Something has been bothering me and I wonder if I might run it by you.
Has anyone else noticed that people who are interviewed on television after witnessing a disaster or other extraordinary occurrence often use horrendous grammar?
I don’t know if it’s television news media exploiting innocent bystanders, whether disasters tend to occur more often in places inhabited by the less educated or if the combination of trauma and a news camera causes people to bungle their speech.
It seems to me that, far more often than not, when asked what they saw, these witnesses begin with “I seen it…” Whether it’s a tornado coming at them or a crime taking place before their eyes, they say they “seen it comin’.”
I have noticed this consistently over time, on local stations, major morning programs and network evening news. It pains me to be so judgmental but the pattern is too prevalent to ignore.
You might have heard that yesterday severe storms hit the Washington, D.C., area, crippling much of the Metro region with fallen trees and power lines. As one of the fortunate few who had electricity, I was able to watch the news coverage on television. I heard “I seen it” from multiple witnesses on multiple channels throughout the day.
Not only do these witnesses say they “seen” something, but some also use “come” as past tense, as in, “it come up behind me.”
One doesn’t have to travel far to find pockets of people who either never learned the basics or have chosen to abandon them. It troubles me enough that I find such poor speech distasteful, but it troubles me even more to see the spotlight on people who speak this way. I can’t quite pinpoint why.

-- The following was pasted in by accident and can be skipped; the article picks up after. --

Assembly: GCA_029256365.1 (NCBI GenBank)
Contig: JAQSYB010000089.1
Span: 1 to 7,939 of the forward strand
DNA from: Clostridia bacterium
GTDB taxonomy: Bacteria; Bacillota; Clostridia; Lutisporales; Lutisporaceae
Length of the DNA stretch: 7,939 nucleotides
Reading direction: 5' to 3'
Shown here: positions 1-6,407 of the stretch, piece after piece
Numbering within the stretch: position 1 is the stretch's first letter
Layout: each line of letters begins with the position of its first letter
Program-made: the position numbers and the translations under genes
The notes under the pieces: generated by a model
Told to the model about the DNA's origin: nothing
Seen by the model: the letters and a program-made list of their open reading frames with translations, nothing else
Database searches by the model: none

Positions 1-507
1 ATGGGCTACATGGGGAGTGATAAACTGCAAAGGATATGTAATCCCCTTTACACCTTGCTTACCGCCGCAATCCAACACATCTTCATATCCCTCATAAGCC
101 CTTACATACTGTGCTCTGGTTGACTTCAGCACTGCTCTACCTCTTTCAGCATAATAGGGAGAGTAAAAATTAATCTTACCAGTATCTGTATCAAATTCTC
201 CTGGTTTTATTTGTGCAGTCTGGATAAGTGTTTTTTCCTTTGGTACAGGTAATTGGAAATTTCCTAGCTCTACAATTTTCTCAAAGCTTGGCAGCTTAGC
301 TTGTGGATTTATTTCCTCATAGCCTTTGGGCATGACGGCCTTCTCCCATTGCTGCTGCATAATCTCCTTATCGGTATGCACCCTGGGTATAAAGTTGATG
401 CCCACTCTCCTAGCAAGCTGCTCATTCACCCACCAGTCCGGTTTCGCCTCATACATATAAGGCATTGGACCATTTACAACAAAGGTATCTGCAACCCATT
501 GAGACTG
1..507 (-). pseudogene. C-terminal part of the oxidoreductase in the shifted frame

Please don’t dismiss “I seen it” and “it come up” as colloquial because frankly, I’m tired of colloquialism being used to condone poor grammar. Admittedly, I am the first to begin a sentence with a conjunction or end one with a preposition when style authorities allow it in certain instances. It’s a fine line but, if we accept “where are you at?” before long every violation of good grammar will be embraced in the name of popular culture.
If any members of the media happen to read this, perhaps they’d be willing to offer insight into why the witnesses they interview so often seem to speak this way. Perhaps they could also explain why, when people appear in the studio after seeing someone fall into a well or take a steak knife through the temple, they almost always appear in t-shirts and ball caps. If you were being interviewed on national television, from a studio in Midtown Manhattan, would you show up in shorts and a cap? Do producers believe this lends some particular folksy charm and, if so, are they intentionally making witnesses look like bumpkins? Worse, are they coaching people to say “I seen it?”
I doubt this is the case. Either way, if anyone has answers, I am eager to put these haunting thoughts to rest.